Caroline Lacasse - Learning and organizational development specialist

Caroline Lacasse

Learning and organizational development specialist for the automotive industry, Upsylon

I was born/grew up in: In the Laurentian region, Quebec, Canada

I now live in: In Montreal, Quebec, Canada

I completed my training/education at:

Doctoral degree in Industrial and organizational psychology, Université de Montréal

Bachelor’s Degree in Psychology (honours), Université de Montréal

Certificate in Pedagogical Training (vocational training), Université de Sherbrooke

Diploma of Vocational Studies in Collision repair, CEP St-Jérôme

Diploma of Vocational Studies in Electronics Repairs and Installation, Polyvalente des Monts

Describe what you do at work.

Businesses normally look for my help for one of two reasons. Either they want to know what to do to ensure that workers (or bosses) remain competent to do a good job, or they want to reduce staff turnover. That is, they want to prevent their employees from leaving their jobs for one reason or another.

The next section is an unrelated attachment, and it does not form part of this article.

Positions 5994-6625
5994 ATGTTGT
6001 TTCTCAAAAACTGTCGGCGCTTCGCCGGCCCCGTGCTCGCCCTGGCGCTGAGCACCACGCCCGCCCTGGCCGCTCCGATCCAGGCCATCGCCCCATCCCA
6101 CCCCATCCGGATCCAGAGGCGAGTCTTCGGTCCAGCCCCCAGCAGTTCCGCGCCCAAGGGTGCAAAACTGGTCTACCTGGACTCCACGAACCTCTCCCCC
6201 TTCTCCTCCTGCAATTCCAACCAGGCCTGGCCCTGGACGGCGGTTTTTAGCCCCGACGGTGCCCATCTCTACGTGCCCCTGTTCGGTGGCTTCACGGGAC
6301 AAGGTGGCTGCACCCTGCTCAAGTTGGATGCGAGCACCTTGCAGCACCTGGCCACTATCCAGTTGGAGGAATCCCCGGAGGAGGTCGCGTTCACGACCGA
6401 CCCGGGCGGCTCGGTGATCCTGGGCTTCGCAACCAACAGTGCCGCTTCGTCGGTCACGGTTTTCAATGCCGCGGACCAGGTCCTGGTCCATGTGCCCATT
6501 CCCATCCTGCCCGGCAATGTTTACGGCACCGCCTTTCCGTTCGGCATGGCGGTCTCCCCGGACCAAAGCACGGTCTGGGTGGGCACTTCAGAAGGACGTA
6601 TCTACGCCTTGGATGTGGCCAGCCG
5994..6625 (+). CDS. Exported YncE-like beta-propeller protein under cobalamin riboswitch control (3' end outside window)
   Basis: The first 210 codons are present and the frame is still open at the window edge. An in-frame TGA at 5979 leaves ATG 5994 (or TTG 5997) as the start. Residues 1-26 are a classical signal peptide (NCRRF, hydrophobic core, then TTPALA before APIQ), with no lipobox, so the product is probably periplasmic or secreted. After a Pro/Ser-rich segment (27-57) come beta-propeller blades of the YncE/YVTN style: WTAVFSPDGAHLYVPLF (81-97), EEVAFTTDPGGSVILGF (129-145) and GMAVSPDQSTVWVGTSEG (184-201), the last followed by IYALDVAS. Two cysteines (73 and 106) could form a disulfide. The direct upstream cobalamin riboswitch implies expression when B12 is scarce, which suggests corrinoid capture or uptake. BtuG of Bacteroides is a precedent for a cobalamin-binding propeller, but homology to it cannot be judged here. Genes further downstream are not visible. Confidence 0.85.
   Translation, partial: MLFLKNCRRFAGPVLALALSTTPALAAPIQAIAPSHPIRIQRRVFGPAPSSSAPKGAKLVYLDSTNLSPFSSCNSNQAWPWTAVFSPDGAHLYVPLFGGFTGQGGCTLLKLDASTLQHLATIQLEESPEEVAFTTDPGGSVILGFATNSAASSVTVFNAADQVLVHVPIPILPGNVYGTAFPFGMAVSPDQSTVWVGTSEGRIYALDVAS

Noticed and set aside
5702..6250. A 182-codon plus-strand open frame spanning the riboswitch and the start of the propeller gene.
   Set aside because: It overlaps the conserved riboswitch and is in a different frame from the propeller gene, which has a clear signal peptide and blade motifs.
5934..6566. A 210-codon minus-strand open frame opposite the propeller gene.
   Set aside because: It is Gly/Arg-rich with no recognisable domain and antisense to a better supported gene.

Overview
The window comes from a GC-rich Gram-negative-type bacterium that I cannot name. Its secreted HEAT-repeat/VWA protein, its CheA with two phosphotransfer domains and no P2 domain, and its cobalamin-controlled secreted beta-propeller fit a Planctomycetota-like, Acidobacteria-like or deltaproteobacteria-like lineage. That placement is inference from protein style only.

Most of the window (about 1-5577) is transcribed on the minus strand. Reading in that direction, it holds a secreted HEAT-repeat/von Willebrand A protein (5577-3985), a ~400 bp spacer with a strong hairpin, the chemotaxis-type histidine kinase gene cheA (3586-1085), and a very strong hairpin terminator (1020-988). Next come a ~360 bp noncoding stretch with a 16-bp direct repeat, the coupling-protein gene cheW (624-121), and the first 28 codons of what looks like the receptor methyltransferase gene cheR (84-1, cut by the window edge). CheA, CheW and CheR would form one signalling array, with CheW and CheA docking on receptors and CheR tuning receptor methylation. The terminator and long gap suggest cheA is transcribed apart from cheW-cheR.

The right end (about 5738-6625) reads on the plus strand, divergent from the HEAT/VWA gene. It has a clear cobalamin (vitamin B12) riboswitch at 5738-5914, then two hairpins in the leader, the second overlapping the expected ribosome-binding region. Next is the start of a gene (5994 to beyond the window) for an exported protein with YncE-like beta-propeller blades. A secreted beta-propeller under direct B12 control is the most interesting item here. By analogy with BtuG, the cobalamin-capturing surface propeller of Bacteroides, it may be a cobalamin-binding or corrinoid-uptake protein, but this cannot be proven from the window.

When I meet with a potential client, the first thing I do is to make sure I understand their needs or the problems that he or she wants to settle in the company. If I think I can help, I write a business proposal. This is a "game plan" that describes what I propose to do and the costs associated with my intervention.

Once they accept the proposal, I can start my work! To begin, I must have a good understanding of the situation. I do this by collecting information using the appropriate technique for the context. For example, I may do interviews with managers and workers. Or I might make observations of the people at work. In other cases I might distribute questionnaires to get specific information. These data collections can be done with the bosses, the employees, and sometimes even their customers.